Aggrecan and type II collagen are the two most abundant extracellular matrix proteins of the cartilage. In healthy subjects, there is a delicate balance between the remodeling of these components ensuring cartilage tissue homeostasis. In OA, a hallmark of the disease is the degradation of cartilage due to increased proteolytic activity. This activity results in the release of specific extracellular degradation fragments. In the VIDEX study, the a disintegrin and metalloproteinase with a thrombospondin type 1 motif (ADAMTS) generated aggrecan marker huARGS was used to quantify aggrecan degradation. Formation and degradation of type II collagen were assessed with the biomarkers PRO-C2 and C2M, respectively. These three biomarkers have previously been measured in serum samples from clinical OA trials and have shown to reflect changes in cartilage tissue turnover [11,12,13,14,15,16]. In the VIDEX study, cartilage-related biomarkers were quantified to examine the impact of high-intensity (HI) versus low-intensity (LI) resistance training (RT). It can be speculated that the HI resistance training would result in higher exercise-related knee joint loading and therefore impact cartilage turnover more than LI resistance training. Therefore, changes in biomarkers resulting from both RT interventions, high versus low, were assessed.
The objective of this study was to investigate cartilage tissue turnover in patients with knee OA in response to a supervised 12-week exercise-related joint loading training program followed by a 6-month period of unsupervised gym training. A second objective was to study the difference in cartilage tissue turnover between HI and LI resistance training.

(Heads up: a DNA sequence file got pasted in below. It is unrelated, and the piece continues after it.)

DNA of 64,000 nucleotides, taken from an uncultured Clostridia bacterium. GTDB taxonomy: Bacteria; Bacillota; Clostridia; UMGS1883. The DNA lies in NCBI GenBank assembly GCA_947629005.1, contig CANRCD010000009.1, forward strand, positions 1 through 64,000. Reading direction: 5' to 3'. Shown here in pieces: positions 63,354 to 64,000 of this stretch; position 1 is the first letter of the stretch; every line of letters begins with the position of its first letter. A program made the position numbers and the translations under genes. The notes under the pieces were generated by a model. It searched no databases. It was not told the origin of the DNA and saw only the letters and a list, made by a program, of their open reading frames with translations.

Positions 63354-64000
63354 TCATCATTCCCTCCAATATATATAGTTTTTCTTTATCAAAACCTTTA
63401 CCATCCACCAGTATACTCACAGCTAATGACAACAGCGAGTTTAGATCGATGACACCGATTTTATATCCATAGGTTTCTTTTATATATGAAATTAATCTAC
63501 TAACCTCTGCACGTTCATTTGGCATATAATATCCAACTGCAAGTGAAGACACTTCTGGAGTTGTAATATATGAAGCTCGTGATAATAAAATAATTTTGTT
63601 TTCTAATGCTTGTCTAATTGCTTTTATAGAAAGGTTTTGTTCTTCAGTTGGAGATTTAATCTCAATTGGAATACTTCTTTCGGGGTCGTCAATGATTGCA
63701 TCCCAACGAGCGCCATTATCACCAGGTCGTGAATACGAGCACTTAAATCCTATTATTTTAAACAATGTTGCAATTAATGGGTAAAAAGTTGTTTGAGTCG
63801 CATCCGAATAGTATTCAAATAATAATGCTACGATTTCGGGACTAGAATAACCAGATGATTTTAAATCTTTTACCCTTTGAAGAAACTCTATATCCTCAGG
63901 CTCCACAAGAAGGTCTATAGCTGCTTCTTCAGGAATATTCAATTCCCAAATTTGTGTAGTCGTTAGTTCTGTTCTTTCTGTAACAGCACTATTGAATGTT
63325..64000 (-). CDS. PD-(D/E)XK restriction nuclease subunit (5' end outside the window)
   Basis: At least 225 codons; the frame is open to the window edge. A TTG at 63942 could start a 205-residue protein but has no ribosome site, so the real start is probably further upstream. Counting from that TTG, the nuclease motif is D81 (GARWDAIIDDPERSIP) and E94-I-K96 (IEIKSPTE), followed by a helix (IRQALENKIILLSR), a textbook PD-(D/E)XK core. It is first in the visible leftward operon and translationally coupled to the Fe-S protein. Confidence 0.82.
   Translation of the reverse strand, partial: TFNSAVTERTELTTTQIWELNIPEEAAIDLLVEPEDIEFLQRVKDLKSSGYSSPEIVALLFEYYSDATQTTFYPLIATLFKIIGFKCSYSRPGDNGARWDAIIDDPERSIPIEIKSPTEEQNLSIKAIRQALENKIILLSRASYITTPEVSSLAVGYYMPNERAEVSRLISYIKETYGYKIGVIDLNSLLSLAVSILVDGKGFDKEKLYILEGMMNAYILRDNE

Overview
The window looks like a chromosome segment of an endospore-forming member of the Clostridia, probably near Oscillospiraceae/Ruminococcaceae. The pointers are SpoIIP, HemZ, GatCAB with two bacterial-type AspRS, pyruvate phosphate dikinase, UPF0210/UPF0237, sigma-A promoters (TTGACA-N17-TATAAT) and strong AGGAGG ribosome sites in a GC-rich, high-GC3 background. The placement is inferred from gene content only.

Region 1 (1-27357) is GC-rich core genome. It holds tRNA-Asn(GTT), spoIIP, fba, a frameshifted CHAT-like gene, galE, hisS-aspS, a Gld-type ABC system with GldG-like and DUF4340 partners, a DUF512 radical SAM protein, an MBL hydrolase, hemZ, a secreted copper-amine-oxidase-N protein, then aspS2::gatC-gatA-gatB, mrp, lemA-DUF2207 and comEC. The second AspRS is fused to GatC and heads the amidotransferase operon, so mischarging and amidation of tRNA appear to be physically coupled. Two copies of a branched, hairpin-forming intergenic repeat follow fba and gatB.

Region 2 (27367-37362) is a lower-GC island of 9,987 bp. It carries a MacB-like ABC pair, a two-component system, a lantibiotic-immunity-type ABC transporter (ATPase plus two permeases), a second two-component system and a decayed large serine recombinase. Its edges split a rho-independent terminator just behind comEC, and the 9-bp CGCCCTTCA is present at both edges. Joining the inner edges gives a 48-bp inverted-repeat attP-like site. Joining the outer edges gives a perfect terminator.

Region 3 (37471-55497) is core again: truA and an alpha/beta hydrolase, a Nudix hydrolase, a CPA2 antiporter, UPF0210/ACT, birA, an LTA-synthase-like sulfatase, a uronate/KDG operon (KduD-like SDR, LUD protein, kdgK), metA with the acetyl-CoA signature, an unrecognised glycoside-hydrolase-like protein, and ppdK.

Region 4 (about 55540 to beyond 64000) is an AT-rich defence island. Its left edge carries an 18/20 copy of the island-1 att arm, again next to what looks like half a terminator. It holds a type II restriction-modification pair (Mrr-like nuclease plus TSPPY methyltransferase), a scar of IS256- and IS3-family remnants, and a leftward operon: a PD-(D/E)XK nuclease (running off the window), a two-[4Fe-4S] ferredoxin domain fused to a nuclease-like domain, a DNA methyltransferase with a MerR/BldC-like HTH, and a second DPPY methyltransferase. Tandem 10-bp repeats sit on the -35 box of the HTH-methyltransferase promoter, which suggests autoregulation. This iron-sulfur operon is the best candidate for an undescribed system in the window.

Study design and patients
This study represents a secondary analysis of the VIDEX trial (registration number: NL47786.048.14, EudraCT Number: 2014-000047-33) . The VIDEX trial was a single-blinded randomized controlled trial including 177 patients of older age (between 55 and 80 years) diagnosed with knee OA according to ACR criteria . In total, there were 12 exclusion criteria including other forms of arthritis than OA, absolute contra-indications for exercise due to uncontrolled high blood pressure or other co-morbidities, performed or scheduled total knee arthroplasty and/or strength training in the past 3 months, and psychoneuroticism . Patients were allowed to take pain medication before and during the study. Patients were randomized into two groups: HI or LI RT. In both the HI and LI RT groups, patients trained in 3 sessions per week with a focus on upper leg muscle strength. In the HI RT group, patients performed the exercises at 70–80% of their individual 1 repetition maximum (1RM), whereas patients in the LI RT group were instructed to perform at 40–50% of their individual 1RM. For 12 weeks, patients performed a supervised resistance training intervention, whereafter they were encouraged to continue the training program independently during the following 6 months. Serum samples were collected before the training start (PRE-XT), after the 12-week training intervention (POST-XT), and after the 6-month follow-up period (FU) as depicted in Fig. 1. Samples were stored at −80 °C until biomarker assessment.
Of the 177 patients included in the study, PRE-XT samples were not available for 4 persons. In addition, samples from a total of 13 patients were lost to follow-up and had neither POST-XT nor FU samples available. Furthermore, patients who failed to complete a minimum of 80% of the scheduled home training program during the 6 months between POST-XT and FU were excluded from the analysis. Thus, 145 patients were analyzed, hereunder 76 patients in the HI RT group and 69 patients in the LI RT group. The CONSORT diagram is shown in Fig. 2.